indi
Sure at the low price points you're talking about an MC can end up being a marginal solution, and it also depends a lot on your tonearm as well. At lower price points many tonearms may not be up to the task of handling a low compliance cartridge. It takes very good tonearm bearings to handle the energy of a typical MC. The symptom of a weak arm is often a bright hard brittle sound - yet you can move the same cartridge to a better arm and it sounds warm yet extended instead. The Koetsu cartridges are that way.

So in my case I was playing the record using a Koetsu Rosewood LOMC cartridge on a Goldmund Turntable/Arm through a Jeff Rowland LOMC Phono Stage into a CD Recorder. I made several CDs this way from records not available on CD, and still have and use them and they still sound great when I can't play the records - like in the car, etc. Using the best front end you can put together to make a CD recording assures that you will have as much resolution as possible no matter what system the CD gets played back on. It might be overkill for the car where you have road noise and other distractions, but if you bring that CD over to a friend's house with a nice system you will appreciate having made the best recording you could have made. I even ended up ripping those CDs to my Brennan B2 and they live on in an even easier format...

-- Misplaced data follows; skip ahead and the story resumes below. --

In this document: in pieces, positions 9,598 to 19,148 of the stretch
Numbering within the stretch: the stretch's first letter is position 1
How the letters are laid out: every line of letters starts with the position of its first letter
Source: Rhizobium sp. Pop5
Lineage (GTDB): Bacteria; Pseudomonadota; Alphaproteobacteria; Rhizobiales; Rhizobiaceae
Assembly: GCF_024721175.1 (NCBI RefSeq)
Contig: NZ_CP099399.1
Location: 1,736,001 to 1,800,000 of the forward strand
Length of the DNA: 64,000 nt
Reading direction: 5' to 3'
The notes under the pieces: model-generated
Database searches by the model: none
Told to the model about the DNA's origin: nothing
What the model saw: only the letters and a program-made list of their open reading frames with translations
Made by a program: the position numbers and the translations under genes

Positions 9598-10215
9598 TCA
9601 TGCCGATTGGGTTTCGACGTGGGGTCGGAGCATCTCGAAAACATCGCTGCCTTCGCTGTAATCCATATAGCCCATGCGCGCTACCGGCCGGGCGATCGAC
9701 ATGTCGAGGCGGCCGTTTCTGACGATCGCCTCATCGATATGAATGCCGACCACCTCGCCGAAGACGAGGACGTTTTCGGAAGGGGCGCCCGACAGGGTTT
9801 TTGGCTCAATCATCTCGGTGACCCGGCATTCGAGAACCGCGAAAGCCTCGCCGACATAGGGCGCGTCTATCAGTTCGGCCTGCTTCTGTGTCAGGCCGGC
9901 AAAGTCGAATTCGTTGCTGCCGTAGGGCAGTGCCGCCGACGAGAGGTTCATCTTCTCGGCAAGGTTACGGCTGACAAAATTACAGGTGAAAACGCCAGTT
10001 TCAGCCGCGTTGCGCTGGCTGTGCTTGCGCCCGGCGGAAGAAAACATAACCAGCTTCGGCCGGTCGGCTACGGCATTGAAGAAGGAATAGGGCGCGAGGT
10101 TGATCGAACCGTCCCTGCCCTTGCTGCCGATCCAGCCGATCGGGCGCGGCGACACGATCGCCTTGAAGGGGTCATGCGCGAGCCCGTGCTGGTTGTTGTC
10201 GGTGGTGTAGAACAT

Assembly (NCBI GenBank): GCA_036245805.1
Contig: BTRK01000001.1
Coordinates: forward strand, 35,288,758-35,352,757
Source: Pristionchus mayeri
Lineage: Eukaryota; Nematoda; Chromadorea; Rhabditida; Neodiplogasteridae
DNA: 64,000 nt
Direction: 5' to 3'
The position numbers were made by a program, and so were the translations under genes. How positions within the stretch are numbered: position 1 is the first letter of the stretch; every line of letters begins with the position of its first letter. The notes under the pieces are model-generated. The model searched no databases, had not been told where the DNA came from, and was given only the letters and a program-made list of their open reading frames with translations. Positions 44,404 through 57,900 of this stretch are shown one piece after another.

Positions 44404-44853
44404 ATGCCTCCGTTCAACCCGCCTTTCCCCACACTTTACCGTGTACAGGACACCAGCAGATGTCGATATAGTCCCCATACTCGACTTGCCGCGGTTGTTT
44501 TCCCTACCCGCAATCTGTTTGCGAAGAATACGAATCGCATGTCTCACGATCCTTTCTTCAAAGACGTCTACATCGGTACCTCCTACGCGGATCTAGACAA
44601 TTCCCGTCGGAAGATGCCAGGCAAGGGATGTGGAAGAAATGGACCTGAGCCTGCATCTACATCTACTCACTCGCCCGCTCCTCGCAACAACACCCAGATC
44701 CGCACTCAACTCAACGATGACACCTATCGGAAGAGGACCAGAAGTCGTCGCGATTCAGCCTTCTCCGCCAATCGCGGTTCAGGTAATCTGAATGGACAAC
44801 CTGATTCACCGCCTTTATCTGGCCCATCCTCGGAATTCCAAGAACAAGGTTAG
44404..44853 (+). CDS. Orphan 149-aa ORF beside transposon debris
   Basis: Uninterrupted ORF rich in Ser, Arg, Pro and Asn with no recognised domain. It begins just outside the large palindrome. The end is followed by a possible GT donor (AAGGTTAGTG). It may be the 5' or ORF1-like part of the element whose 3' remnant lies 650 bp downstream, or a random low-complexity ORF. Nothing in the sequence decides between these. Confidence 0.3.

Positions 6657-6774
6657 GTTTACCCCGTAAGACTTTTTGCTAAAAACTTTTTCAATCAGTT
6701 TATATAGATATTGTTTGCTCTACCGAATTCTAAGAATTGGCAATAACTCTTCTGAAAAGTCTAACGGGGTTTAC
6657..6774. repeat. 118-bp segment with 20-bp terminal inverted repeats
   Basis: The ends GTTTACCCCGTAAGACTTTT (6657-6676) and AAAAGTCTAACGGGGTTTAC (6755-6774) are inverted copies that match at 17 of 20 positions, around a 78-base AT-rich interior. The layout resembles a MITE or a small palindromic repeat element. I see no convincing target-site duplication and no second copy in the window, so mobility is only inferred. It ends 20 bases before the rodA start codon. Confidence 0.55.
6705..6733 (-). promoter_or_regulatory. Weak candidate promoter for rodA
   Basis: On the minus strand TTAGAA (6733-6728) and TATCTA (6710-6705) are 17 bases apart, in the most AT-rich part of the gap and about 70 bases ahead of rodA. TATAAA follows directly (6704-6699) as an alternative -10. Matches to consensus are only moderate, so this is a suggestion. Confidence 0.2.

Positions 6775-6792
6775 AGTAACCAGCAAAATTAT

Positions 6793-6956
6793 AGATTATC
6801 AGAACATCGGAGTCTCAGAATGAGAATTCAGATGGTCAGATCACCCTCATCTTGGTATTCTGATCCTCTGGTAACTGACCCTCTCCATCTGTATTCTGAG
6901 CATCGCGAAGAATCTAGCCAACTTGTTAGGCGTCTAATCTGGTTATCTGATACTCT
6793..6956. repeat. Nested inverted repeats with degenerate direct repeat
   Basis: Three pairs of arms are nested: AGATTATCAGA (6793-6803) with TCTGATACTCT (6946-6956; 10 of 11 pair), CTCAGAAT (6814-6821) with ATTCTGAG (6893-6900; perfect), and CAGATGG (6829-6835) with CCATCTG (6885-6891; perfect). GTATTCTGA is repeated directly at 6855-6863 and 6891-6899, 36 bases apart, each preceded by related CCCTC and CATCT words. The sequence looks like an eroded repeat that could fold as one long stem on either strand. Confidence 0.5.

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Re: Ripping with Moving Coil Cartridge

Post by Hanuman » 15 Aug 2018 04:12

ChrisfromRI wrote:So in my case I was playing the record using a Koetsu Rosewood LOMC cartridge on a Goldmund Turntable/Arm through a Jeff Rowland LOMC Phono Stage into a CD Recorder. I made several CDs this way from records not available on CD, and still have and use them and they still sound great when I can't play the records - like in the car, etc. Using the best front end you can put together to make a CD recording assures that you will have as much resolution as possible no matter what system the CD gets played back on. It might be overkill for the car where you have road noise and other distractions, but if you bring that CD over to a friend's house with a nice system you will appreciate having made the best recording you could have made.
No dispute to any of that but, personally, I only very rarely use my best cartridges (including: Koetsu Rosewood Signature, Ortofon SPU Royal & Lyra Delos) for ripping. Most of my digital files are done with an Ortofon MC10 Supreme, a few are done with a Denon DL-103R and fewer with either Lyra Delos or Dynavector Karat 17D3. Any better that the MC10 or '103 is certainly overkill for the car.

We audiophiles spend too much on cartridges. Hold back and spend it on the phono stage.
... Koetsu Rosewood LOMC cartridge on a Goldmund Turntable/Arm through a Jeff Rowland LOMC Phono Stage ...
1980's drool! I love that stuff.

Bonzo_Dog
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Re: Ripping with Moving Coil Cartridge

Post by Bonzo_Dog » 02 Sep 2018 00:31

I use a MC pick-up myself to digitize records.

Of course, you can use whatever equipment you have playing the record normally. You can play a record normally with your MC pick-up, right?

Playing a record with a MC-pick up needs a RIAA that supports a MC pick-up. Digitize a record like you would normally play it. Just take the signal from your RIAA and into your ADC connected to your PC (or use the ACD built into the soundcard of your PC). Alternatively you can use tape-out on your amplifier. Use Audacity to record on the PC. The signal that comes out of your MC-supporting RIAA don't need any further analog processing - it's ready for the ADC.